This seems to be the reason that the Torah commandments, which obligates us to give terumot and tithes from our crops to the Priests and the Levites, as well as practicing every seventh year a Sabbath of rest to the land, apply only in the Land of Israel. Only there is the Jew considered to be G-d's vassal or tenant in a real practical sense, which is signified by giving G-d's Men a share of the crops, and by ceasing all human endeavors to cultivate the land every seventh year. This partnership between G-d and the Jew is the essence of the Torah.
But these commandments apply only when the Land is possessed by Jews, and when all the Jews live in the Land (Maimonides, Laws of Terumot ch. 1, 26). It seems to follow that the obligation to live in the Land of Israel applies only in these conditions, and not to an individual person whose immigration to Israel would not create these circumstances. Indeed, the noted 19th century scholar, Rabbi Yehoshua of Kutnow ruled that the commandment of inhabiting the Land of Israel is for the Nation to possess it and to be free there under G-d's rule, and not for an individual just to dwell there.
However, one of the greatest scholars of the 18th century, Rabbi Yehuda Rozanis whose creation "Mishne La'melech" accompany all Maimonides' printed editions of Mishne Torah, made an important ruling regarding usury. The Biblical commandment not to put a stumbling block before the blind (Lev. XIX, 14) is interpreted as a prohibition to assist one who transgresses G-d's commandment, provided he cannot transgress that commandment without the assistance (Avoda Zarah 6, b). It follows that since one who borrows money undertaking to pay forbidden interest is assisting the lender in his crime, and since without a borrower - the lender cannot practice usury, the borrower thus transgresses the commandment not to put a stumbling block before the blind (Maimonides, Laws of Lender and Borrower ch. 4, 2). Rabbi Yehuda ruled that even when the lender can find other Jewish borrowers, each specific borrower transgresses the assisting commandment (ibid). The great 18th century scholar, Rabbi Akiva Aiger, explained that once a certain transgression cannot be performed without assistance, either because of the nature of the transgression (when it must involve more that one person) or because of specific circumstances, there is no distinction between a required assistance and one that is not really required. The concept of required assistance is needed only to distinguish between transgressions that are individually performed, and these that need an accessory. But once the transgression must involve an accessory, every such an accessory transgresses the law, not only the one whose assistance is vital (Responsa Part I, 194).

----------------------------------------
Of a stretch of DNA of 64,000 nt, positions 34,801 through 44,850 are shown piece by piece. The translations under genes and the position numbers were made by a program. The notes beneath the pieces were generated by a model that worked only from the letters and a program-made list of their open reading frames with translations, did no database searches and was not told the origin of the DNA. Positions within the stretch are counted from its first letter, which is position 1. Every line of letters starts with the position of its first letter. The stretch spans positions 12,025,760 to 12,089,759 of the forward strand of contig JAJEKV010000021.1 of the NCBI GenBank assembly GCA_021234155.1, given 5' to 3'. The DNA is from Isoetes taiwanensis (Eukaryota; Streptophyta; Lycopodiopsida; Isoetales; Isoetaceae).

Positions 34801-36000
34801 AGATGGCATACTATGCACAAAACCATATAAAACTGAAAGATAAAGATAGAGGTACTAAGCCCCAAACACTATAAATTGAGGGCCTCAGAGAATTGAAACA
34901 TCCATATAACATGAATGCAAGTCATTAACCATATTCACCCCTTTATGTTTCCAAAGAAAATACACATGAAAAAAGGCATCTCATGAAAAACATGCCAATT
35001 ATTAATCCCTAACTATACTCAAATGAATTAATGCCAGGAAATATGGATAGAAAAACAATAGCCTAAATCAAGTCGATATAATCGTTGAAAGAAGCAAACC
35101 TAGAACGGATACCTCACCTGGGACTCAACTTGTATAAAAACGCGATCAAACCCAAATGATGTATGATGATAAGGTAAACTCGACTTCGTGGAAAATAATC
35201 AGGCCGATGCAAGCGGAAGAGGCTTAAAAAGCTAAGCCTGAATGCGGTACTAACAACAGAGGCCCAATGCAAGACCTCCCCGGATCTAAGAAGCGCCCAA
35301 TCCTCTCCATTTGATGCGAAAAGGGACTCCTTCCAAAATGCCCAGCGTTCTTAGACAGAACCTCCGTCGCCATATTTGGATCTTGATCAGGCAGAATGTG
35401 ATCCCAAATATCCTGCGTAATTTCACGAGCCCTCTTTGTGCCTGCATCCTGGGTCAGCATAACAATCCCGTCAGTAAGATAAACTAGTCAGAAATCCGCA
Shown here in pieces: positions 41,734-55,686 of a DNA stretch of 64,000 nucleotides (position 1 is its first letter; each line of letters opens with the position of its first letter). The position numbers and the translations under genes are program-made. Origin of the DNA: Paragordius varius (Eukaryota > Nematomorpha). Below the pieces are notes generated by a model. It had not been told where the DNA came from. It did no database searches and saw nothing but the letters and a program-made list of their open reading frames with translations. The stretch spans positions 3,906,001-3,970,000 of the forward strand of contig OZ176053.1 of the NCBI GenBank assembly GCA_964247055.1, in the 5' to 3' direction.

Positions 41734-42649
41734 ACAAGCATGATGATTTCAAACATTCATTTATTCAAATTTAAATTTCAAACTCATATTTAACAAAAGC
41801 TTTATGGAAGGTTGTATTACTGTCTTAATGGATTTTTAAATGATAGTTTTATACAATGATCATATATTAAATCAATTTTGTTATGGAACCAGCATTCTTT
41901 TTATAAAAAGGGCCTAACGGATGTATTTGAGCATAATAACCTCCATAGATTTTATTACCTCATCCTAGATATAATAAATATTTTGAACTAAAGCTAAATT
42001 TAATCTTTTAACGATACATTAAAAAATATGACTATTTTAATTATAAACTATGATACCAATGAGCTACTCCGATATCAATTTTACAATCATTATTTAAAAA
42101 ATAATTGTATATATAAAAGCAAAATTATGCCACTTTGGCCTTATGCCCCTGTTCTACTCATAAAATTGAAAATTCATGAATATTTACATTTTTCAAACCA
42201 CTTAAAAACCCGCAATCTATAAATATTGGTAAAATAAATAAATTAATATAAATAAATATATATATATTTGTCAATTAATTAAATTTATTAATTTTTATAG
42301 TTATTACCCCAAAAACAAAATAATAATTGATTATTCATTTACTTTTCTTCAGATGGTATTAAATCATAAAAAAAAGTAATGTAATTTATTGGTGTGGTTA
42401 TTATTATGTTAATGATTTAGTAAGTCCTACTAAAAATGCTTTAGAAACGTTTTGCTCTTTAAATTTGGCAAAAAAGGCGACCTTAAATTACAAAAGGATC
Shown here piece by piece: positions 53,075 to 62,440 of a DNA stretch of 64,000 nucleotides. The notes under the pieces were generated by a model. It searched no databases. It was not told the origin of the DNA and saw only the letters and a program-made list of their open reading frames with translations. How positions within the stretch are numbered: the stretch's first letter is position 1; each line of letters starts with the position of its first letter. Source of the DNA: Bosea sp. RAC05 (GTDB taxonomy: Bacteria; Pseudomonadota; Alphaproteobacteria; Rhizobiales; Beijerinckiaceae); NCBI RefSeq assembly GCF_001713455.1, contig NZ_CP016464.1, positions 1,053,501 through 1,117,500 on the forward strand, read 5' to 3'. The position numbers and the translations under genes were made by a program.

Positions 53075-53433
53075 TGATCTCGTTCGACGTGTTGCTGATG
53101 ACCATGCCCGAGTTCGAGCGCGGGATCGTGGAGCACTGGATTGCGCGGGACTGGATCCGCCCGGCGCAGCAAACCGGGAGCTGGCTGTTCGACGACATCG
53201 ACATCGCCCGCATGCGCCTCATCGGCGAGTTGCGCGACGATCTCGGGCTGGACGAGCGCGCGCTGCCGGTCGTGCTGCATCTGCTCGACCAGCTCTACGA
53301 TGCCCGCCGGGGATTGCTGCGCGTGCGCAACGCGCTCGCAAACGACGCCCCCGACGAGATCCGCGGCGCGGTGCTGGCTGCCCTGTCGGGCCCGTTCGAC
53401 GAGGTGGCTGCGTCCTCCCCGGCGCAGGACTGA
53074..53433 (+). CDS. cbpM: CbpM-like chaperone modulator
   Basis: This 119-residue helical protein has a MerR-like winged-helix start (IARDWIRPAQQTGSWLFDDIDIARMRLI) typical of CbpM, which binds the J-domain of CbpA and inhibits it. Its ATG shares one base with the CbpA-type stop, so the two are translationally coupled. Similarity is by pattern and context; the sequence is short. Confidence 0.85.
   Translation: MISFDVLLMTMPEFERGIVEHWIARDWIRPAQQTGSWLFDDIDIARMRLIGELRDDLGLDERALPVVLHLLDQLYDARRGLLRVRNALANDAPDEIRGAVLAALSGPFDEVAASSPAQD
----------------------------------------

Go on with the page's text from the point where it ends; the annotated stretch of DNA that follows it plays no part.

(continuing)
It seems obvious that this ruling laid down an important ethical principle, which should not distinguish between a transgression and a positive command. One is not allowed to be an accessory to crime against G-d, and similarly one should take part in fulfilling G-d's commands. It follows that when a positive command cannot be executed unless several, or many, people participate, each individual, regardless of whether his assistance is significant or not, should assist in fulfilling that command. Hence, the commandment to possess the Land of Israel and live there, which cannot be fulfilled by any individual by himself, but rather by the entire Nation, requires every individual to assist in that fulfillment.
That is why every Jew who feels committed to bring about G-d's rule in this world, and the Jewish Nation duty to act as His servants, which involve all the Jews possessing the entire Land of Israel, should immigrate to Israel to assist in this process, or at least show solidarity with those who actually live there and help this cause to the best of his ability.